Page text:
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Labor Groups Ask Lawmakers To Close Tax Loopholes

A coalition of public labor unions is suggesting a series of reforms to help the state save more than $2 billion and avoid more cuts to education and unspecified "vital services."

It's a list several pages thick itemizing ideas for saving millions at a time including a call to close a corporate tax loophole, a move which recently received bipartisan support. That loophole currently allows corporations to avoid paying taxes on certain proffits they transfer to holdings in Delaware.

Another suggestion is to simply modernize the state's liquor system instead of selling the state stores altogether as is being pushed by House Republicans.

Mike Brunelle, with the Service Employees International Union (SEIU), said Governor Corbett's no-new-tax pledge shouldn't mean tabling any discussion on tax reforms and new funding sources.

"Not considering these proposals out of an ideological desire to needlessly cut programs or fulfill a promise made to out-of-state special interests is short-sighted and unwise at best," said Brunelle.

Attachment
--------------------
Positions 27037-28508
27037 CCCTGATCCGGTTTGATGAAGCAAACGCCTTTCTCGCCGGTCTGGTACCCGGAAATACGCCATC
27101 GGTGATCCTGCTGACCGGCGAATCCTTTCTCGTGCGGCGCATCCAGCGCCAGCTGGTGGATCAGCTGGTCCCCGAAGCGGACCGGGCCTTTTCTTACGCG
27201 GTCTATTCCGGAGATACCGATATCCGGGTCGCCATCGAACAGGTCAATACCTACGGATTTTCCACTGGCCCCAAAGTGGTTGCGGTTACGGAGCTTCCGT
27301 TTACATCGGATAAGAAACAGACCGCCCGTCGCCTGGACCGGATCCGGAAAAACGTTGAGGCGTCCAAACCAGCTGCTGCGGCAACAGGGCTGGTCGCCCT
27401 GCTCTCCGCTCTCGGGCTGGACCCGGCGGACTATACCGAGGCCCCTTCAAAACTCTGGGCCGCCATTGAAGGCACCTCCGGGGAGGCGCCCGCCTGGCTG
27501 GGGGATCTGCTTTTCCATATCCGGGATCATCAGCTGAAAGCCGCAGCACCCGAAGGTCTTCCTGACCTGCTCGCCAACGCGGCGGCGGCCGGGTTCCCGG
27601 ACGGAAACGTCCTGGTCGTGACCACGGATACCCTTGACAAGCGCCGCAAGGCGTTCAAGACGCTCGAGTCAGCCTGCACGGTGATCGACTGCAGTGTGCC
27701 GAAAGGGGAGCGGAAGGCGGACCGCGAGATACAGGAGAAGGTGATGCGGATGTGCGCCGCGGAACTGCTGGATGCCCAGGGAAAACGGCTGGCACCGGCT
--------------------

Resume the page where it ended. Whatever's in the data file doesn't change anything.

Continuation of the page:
Rick Bloomingdale, with the Pennsylvania AFL-CIO, said closing various tax loopholes and imposing a tax on oil and gas companies could net the commonwealth hundreds of millions of dollars a year.

"And I understand, these are tough times. Incomes aren't growing, so tax revenues aren't up. But now is not the time to be giving tax breaks and tax rewards to those corporations that are making millions of dollars. They should be paying their fair share. That's what this is about. This is about fairness," Bloomingdale said.

Bloomingdale also said the coalition isn't trying to slam the administration, it is just asking them "not to do what they did last year."

The governor unveils his budget proposal for 2012-13 on Tuesday. The current year's spending plan is $2 billion less than the previous year's.